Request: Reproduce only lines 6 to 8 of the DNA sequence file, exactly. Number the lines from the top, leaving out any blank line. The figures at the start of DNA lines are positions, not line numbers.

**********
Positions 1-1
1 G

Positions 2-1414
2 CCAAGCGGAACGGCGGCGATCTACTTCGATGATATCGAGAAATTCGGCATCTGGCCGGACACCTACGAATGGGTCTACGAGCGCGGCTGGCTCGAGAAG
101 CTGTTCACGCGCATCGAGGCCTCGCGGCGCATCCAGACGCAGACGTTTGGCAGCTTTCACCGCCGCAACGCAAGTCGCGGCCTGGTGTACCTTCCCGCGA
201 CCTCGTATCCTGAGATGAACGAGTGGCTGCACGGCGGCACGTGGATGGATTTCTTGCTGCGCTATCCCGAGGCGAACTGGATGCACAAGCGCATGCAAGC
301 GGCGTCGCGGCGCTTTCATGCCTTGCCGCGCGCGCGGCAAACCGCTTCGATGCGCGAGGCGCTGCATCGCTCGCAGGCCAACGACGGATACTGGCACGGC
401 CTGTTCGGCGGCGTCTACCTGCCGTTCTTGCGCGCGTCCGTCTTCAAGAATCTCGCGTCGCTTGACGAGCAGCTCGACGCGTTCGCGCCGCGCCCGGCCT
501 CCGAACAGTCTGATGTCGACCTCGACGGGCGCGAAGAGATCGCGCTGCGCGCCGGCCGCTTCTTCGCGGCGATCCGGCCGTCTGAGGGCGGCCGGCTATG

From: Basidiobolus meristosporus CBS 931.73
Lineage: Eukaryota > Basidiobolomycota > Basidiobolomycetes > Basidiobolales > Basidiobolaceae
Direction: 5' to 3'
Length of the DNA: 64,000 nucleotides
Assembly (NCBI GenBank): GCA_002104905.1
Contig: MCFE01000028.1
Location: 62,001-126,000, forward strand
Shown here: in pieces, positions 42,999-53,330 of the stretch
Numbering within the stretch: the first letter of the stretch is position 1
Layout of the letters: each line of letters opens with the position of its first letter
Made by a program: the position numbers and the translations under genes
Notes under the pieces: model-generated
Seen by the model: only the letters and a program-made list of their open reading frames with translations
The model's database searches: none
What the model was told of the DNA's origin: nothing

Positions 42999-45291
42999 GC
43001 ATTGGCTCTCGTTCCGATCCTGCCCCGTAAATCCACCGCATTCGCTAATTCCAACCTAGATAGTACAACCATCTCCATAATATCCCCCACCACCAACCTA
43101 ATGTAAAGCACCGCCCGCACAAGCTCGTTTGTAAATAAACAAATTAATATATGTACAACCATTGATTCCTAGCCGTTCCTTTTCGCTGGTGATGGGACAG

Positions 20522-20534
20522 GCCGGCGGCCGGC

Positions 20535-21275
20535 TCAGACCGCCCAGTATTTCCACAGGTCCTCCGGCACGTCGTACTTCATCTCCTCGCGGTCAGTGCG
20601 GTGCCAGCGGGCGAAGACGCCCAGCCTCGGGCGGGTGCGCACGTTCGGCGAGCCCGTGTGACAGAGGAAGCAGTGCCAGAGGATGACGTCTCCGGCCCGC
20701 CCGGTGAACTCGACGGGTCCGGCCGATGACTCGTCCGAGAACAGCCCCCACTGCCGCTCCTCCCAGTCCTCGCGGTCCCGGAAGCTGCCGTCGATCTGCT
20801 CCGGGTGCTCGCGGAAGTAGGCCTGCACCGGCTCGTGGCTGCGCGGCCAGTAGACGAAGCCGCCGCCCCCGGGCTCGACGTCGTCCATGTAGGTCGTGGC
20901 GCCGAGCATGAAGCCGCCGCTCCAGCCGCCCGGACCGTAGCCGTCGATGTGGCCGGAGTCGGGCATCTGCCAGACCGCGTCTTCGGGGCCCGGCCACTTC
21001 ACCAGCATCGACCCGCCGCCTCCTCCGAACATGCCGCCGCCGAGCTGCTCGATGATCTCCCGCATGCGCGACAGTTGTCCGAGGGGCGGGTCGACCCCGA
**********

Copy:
201 CCTCGTATCCTGAGATGAACGAGTGGCTGCACGGCGGCACGTGGATGGATTTCTTGCTGCGCTATCCCGAGGCGAACTGGATGCACAAGCGCATGCAAGC
301 GGCGTCGCGGCGCTTTCATGCCTTGCCGCGCGCGCGGCAAACCGCTTCGATGCGCGAGGCGCTGCATCGCTCGCAGGCCAACGACGGATACTGGCACGGC
401 CTGTTCGGCGGCGTCTACCTGCCGTTCTTGCGCGCGTCCGTCTTCAAGAATCTCGCGTCGCTTGACGAGCAGCTCGACGCGTTCGCGCCGCGCCCGGCCT